This September sees the launch of a new imprint for children’s books in translation! Transit Children’s Editions is a new imprint from San Francisco-based Transit Books, highlighting bold, imaginative, visually distinctive children’s books from around the world, coming September 2023. Check out their first translations from Danish, Korean and French over at their new website.
The National Nordic Museum in Seattle hosted a #WorldKidLitMonth themed panel discussion “Bringing Nordic Children's Literature to an English Readership”. “Pippi Longstocking and the Moomins continue to be favorites among English readers young and old.” In this panel discussion hosted by Kirkus Reviews’ Laura Simeon, three children’s literature experts - Mia Spangenberg, Lotta Gavel Adams and Dr Elizabeth DeNoma - discussed “aspects that make Nordic children's literature unique as well as the challenges and opportunities for bringing Nordic children's literature to English language audiences in the current publishing climate.”
Jill! Reading Series continues its annual #WorldKidLitMonth celebration with translators’ readings, including Kelly Zhang reading from the contemporary middle-grade novel Tilted Sky by Yao Emei, which she translated from Simplified Chinese and Melody Shaw, sharing her translation of the German picture book When Dad's Hair Took Off by Jörg Mühle, and Karen Marston, sharing ‘La Forêt de Yara’ (‘Yara’s Forest’) by French author Aurore Gomez. You can find these readings on the Jill! YouTube channel, as part of their #WorldKidLit2023 Playlist.

Over in the UK, children’s newspaper The Week Junior explored children’s literature translation in an interview with children’s author, translator and World Kid Lit blog co-editor Jackie Friedman Mighdoll. “It can take a few tries to match up a Japanese sentence with English,” she writes. “Japanese has more onomatopoeia than English does. There are also expressions that wouldn’t mean much to English ears. In Japanese, a fox says ‘kon kon’ - but what does a fox say in English? Rabbits go ‘pyon pyon’, which is really the sound of the hopping!”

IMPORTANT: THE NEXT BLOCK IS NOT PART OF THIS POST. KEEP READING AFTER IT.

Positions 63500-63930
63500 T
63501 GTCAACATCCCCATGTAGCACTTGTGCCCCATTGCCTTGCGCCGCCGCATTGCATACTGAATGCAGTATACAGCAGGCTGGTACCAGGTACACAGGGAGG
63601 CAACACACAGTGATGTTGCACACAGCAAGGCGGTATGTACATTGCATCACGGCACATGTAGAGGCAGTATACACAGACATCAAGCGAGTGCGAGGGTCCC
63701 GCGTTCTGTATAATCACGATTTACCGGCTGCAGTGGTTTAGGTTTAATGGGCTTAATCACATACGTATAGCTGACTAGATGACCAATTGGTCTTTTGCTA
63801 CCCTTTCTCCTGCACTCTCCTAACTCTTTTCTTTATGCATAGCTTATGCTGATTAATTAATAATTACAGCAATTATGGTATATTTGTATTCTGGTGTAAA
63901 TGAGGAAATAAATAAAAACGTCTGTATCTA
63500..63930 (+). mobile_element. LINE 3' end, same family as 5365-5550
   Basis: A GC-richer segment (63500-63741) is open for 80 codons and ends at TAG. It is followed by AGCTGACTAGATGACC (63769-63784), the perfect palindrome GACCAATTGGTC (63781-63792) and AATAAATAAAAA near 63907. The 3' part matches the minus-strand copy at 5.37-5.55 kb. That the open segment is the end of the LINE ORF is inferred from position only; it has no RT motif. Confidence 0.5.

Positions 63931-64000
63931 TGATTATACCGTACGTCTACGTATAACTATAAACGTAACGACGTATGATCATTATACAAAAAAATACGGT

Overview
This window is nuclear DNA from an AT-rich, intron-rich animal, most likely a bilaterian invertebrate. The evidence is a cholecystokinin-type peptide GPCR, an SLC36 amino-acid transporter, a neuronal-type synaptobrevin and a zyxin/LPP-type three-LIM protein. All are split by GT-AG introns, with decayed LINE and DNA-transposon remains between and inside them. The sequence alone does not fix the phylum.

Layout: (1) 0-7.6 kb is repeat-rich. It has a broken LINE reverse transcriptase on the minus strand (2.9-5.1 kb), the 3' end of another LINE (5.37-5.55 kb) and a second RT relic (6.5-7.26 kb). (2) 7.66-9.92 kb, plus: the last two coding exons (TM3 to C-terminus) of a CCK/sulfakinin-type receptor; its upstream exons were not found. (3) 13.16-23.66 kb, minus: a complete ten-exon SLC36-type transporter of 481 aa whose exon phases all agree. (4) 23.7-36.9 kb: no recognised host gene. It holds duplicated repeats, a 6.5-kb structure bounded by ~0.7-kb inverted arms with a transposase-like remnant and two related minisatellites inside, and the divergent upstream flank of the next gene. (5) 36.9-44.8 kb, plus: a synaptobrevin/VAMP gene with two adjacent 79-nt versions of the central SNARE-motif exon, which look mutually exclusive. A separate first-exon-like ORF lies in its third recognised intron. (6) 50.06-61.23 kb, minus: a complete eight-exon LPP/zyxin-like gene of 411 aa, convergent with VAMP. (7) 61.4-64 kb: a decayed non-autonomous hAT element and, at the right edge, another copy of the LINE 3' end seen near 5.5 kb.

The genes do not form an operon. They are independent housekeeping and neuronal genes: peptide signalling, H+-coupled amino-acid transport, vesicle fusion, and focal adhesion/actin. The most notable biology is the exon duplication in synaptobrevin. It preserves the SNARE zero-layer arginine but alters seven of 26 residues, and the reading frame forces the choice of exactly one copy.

These are just a few of the many ways that #WorldKidLitMonth has been taken up by various communities and organizations across the English-reading world.


This is the third of four posts by the World Kid Lit team this September! Read all four posts!

It’s September! Welcome to World Kid Lit Month!

We're Almost Halfway Through World Kid Lit Month 2023!

A World of Ways to Explore World Literature for Young Readers

World Kid Lit Month 2023 - September is such a full month!

Ruth Ahmedzai Kemp is a literary translator working from Arabic, German and Russian in English. A passionate advocate of world literature for young people and diversity in children's publishing and education, she is co-editor of ArabKidLitNow! and Russophone Kid Lit blogs, and writes about global reading for young people at World Kid Lit, Words Without Borders, and World Literature Today. She also promotes language learning and creative translation for young people through her workshops in schools.

Helen Wang is a UK-based translator of children's literature from Chinese to English. Her best known translation is the novel Bronze and Sunflower by Cao Wenxuan, winner of the Hans Christian Andersen Award, 2016. She runs the blog Chinese Books for Young Readers.


No comments: